There are dozens and dozens of species in the genus Tulipa, but only a handful are found in most gardens. Of those, many have a varied botanical ancestry: because Tulips have been in cultivation for so long, and were bred like crazy over a period of centuries, few are really “wild” in the sense that they can be found in undisturbed natural landscapes.
Always popular for their ease of growth and beautiful blooms, Tulips are continuously adding to their ranks with new cultivars. So, to make any sense of categorizing Tulips by characteristics, they are generally classified this way:
Division I – Single Early
Single flowers. Early season. Approx. height –12” to 18″.
Division II – Double Early
Full, double flowers. Early season. Approx.height – 12” to 20″.
Division III – Triumph
Cross between Single Early and Late-flowering. Comes in a wide range of colors. Mid season. Approx. height – 20″ to 24”.
Division IV – Darwin Hybrids
Produced as the result of crossing Darwin tulips with
Tulipa fosteriana. Large flowers on some of the tallest stems. Mid season. Approx. height – 20″ to 30”.
Division V – Single Late
Includes Darwin and Cottage Tulips. Once two distinct categories, these have been combined into one due to interbreeding. Wide variety of colors. Late season. Approx. height – 24” to 30″.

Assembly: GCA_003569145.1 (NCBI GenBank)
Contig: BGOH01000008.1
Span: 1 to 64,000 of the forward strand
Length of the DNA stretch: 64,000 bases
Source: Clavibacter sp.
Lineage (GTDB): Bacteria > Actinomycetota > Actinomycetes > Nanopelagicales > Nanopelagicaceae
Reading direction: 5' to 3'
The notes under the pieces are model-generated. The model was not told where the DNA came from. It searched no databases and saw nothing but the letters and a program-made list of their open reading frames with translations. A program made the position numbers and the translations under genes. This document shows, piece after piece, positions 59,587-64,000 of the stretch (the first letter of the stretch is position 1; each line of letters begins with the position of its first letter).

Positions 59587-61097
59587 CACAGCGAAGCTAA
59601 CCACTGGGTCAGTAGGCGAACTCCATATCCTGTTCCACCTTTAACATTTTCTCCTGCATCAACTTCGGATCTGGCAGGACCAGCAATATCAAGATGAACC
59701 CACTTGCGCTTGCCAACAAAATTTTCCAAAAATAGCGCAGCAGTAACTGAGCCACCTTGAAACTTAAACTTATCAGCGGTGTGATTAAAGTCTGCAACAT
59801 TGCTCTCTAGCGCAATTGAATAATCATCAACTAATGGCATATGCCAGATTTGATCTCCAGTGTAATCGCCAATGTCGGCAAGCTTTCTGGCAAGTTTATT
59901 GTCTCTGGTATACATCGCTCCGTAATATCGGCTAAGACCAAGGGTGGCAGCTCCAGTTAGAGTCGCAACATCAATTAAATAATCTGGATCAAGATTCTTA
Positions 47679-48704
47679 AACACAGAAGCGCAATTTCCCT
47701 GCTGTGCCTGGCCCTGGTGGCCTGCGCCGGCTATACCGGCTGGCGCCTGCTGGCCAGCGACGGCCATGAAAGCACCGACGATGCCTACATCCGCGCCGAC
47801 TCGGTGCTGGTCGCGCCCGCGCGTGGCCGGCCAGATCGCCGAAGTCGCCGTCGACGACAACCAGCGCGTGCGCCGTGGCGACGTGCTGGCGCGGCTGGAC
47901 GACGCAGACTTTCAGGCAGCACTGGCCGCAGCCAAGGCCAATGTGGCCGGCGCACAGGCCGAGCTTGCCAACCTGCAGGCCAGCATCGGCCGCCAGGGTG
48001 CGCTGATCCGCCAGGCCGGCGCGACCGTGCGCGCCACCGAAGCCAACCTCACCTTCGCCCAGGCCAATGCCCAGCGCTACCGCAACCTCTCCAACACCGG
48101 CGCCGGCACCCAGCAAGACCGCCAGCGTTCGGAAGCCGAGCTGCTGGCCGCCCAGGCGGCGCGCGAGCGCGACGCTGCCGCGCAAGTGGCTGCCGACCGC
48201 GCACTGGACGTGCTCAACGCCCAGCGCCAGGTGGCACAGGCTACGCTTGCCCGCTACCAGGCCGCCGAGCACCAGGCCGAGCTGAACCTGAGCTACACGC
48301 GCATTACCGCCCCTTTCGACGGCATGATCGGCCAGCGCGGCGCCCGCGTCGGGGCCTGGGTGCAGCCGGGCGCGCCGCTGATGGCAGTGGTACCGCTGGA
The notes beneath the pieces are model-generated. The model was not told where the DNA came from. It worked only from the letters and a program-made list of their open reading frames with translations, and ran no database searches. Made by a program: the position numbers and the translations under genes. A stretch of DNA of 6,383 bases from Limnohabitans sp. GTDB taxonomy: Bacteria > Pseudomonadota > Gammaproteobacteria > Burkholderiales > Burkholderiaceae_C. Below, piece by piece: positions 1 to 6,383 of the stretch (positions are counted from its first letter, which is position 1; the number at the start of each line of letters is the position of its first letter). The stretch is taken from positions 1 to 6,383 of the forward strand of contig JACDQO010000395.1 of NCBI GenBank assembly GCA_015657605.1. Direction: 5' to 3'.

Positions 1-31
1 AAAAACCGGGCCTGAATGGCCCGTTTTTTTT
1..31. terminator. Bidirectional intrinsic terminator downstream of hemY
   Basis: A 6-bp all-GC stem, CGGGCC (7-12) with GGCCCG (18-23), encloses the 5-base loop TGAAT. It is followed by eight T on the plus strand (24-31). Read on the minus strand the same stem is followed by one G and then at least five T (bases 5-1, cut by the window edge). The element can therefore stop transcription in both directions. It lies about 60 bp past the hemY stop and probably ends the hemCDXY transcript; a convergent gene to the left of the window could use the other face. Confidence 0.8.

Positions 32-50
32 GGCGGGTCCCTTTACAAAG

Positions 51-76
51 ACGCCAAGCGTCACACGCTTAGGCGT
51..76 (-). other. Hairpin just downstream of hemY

Division VI – Lily-flowered
Flowers with pointed, reflexed petals. Originally grouped with Cottage but given its own Division. Mid to late season. Approx. height – 26″.
Division VII – Fringed
Flower petals are edged with fringes. Originally grouped with Parrot Tulips. Mid to late season. Approx. height – 12″ to 24”.
Division VIII – Viridiflora
Petals display green streaks. Late season. Approx. height – 12″ to 24”.
Division IX – Rembrandt
“Broken” Tulips, striped or marked brown, bronze, black, red, pink, or purple on red, white, or yellow background.
Division X – Parrot
Curled, ruffled petals. A variety of colors, some streaked. Late season. Approx. height – 12″ to 24”.
Division XI – Double Late
Peony-flowered tulips. Large flower heads. Late season. Approx. height – 20″ to 24”.
Division XII – Kaufmanniana
Also called “water-lily Tulips” because the petals open up fully in the sun. Mid season. Approx. height – 6″ to 10”.
Division XIII – Fosteriana
Intensely colored flowers on short stems. Early to mid season. Approx. height – 6″ to 18”.
Division XIV – Greigii
Petals are pointed and brightly colored, sometimes a combination of two colors; foliage displays mottled or striped pattern. Early to mid season. Approx. height – 6″ to 14”.
Division XV – Miscellaneous Species
Usually shorter in stature; naturalize freely. Early to late season. Approx. height – 4″ to 10”.